"The term muckraker most associated with a group of American "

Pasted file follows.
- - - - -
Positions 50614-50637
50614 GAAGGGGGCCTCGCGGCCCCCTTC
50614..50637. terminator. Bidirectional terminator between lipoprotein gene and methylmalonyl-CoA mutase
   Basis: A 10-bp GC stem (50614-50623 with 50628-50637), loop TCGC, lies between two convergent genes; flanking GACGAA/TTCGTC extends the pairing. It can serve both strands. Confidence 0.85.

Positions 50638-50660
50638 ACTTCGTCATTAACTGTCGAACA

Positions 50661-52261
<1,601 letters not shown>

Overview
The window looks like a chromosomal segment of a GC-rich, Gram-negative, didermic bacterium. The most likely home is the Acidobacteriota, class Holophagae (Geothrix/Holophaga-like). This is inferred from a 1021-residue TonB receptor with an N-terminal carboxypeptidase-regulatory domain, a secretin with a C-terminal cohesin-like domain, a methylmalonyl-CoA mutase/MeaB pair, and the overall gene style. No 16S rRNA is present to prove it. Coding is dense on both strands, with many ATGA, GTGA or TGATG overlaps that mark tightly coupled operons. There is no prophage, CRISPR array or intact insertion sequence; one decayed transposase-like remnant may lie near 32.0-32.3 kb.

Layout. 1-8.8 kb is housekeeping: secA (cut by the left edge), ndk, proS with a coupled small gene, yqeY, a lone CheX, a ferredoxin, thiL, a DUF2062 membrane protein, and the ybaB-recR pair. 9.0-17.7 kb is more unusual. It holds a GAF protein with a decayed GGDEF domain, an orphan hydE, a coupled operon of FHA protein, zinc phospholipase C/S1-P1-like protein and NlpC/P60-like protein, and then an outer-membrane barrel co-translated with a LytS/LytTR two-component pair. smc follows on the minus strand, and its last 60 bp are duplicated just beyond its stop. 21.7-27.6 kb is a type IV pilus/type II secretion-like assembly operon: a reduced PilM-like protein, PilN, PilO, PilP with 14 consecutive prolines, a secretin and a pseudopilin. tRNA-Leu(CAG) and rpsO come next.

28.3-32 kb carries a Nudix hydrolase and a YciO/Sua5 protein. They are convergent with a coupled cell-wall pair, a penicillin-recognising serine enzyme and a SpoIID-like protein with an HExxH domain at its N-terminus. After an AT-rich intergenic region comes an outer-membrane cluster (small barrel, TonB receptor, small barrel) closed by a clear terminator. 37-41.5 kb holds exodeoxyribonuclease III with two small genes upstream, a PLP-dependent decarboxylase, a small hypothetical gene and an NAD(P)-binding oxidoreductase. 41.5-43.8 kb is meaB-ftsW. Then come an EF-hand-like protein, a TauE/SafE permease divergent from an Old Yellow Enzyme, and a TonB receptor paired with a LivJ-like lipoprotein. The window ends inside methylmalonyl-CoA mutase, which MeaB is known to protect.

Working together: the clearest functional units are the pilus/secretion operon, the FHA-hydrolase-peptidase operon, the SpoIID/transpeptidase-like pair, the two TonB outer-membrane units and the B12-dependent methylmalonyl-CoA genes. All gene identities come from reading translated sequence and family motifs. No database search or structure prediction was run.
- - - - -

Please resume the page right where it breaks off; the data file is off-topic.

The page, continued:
The term muckraker most associated with a group of American investigative reporters, novelists and critics from the late 1800s to early 1900s, who investigated and exposed societal issues such as conditions in slums and prisons, factories, insane asylums (as they were called at the time), sweatshops, mines, child labor and unsanitary conditions in food processing plants. Muckrakers often wrote about impoverished people and took aim at the established institutions of society, sometimes in a sensationalist and tabloid manner. (See History of American newspapers for Muckrakers in the daily press). Muckrakers were often accused of being socialists or communists. In the early 1900s, muckrakers shed light on such issues by writing books and articles for popular magazines and newspapers such as Cosmopolitan, The Independent, and McClure's. The term muckraker now also applies to contemporary persons who follow in the tradition of that period, and now covers topics such as fraudulent claims by manufacturers of patent medicines, modern-day slavery, child prostitution, child pornography, and drug trafficking. Although the term muckraking might appear to have a negative connotation to it, muckrakers have often served the public interest by uncovering crime, corruption, waste, fraud and abuse in both the public and private sectors. An example of a contemporary muckraker work is Ralph Nader's Unsafe at Any Speed (1965) and one of the more well known from the early period is Upton Sinclair's The Jungle, (1906) which, respectively, led to reforms in automotive manufacturing and meat packing in the United States. Some of the most famous of the early muckrakers are Ida Tarbell, Lincoln Steffens, and Ray Stannard Baker. The rise of muckraking in the late 19th and early 20th centuries corresponded with the advent of Progressivism yet, while temporally correlated, the two are not intrinsically linked. President Theodore Roosevelt is credited with originating the term 'muckraker.' During a speech in 1906 he likened the muckrakers to the Man with the Muckrake, a character in John Bunyan's Pilgrim's Progress (1678). While Roosevelt apparently disliked what he saw as a certain abundance of pessimism of muckraking's practitioners, his speech strongly advocated for the paintings of the muckrakers, as seen in his Muckrake Speech of 1906: "There are, in the body politic, economic and social, many and grave evils, and there is urgent necessity for the sternest war upon them. There should be relentless exposure of and attack upon every evil man whether politician or business man, every evil practice, whether in politics, in business, or in social life. I hail as a benefactor every writer or speaker, every man who, on the platform, or in book, magazine, or newspaper, with merciless severity makes such attack, provided always that he in his turn remembers that the attack is of use only if it is absolutely truthful." List of muckrakers and their works * Samuel Hopkins Adams (1871–1958) — The Great American Fraud, exposed false claims about patent medicines * Ray Stannard Baker (1870–1946) — of McClure's Magazine & American Magazine * Cecil Chesterton (1879-1918) - of The New Witness and the 1912 Marconi scandal in Britain * Claud Cockburn (1904-1981) - In Time of Trouble (1956), A Discord of Trumpets * Burton J. Hendrick (1870–1949) — "The Story of Life Insurance" May - November 1906 McClure's Magazine * Helen Hunt Jackson (1831–1885) — A Century of Dishonor, U.S. policy regarding American Indians * Frances Kellor (1873-1952) — Studied chronic unemployment in her book Out of Work (1904) * Thomas W. Lawson (1857-1924) Frenzied Finance (1906) on Amalgamated Copper stock scandal * Henry Demarest Lloyd (1852-1920) - Wealth Against Commonwealth, exposed the corruption within the Standard Oil Company * Nellie Bly (1864 – 1922) Ten Days in a Mad-House * Jessica Mitford (1917–1996) — author of The American Way of Death (US Funeral Industry) and Making of a Muckraker (collection on various topics including writing schools and prisons) * Frank Norris (1870 -1902) The Octopus * Fremont Older (1856 - 1935) San Francisco corruption and the case of Tom Mooney * Westbrook Pegler (1894–1969) — exposed crime in labor unions in 1940s * Jacob Riis (1849-1914) - How the Other Half Lives, the slums * Charles Edward Russell (1860–1941) — investigated Beef Trust, Georgia's prison * George Seldes (1890–1995) — Freedom of the Press (1935) and Lords of the Press (1938), blacklisted during the 1950s period of McCarthyism * Upton Sinclair (1878–1968) — The Jungle (1906), U.S. meat-packing industry, and the books in the "Dead Hand" series that critique the institutions (journalism, education, etc.) that could but did not prevent these abuses. * John Spargo, (1876–1966) — American reformer and author, Bitter Cry of Children (child labor)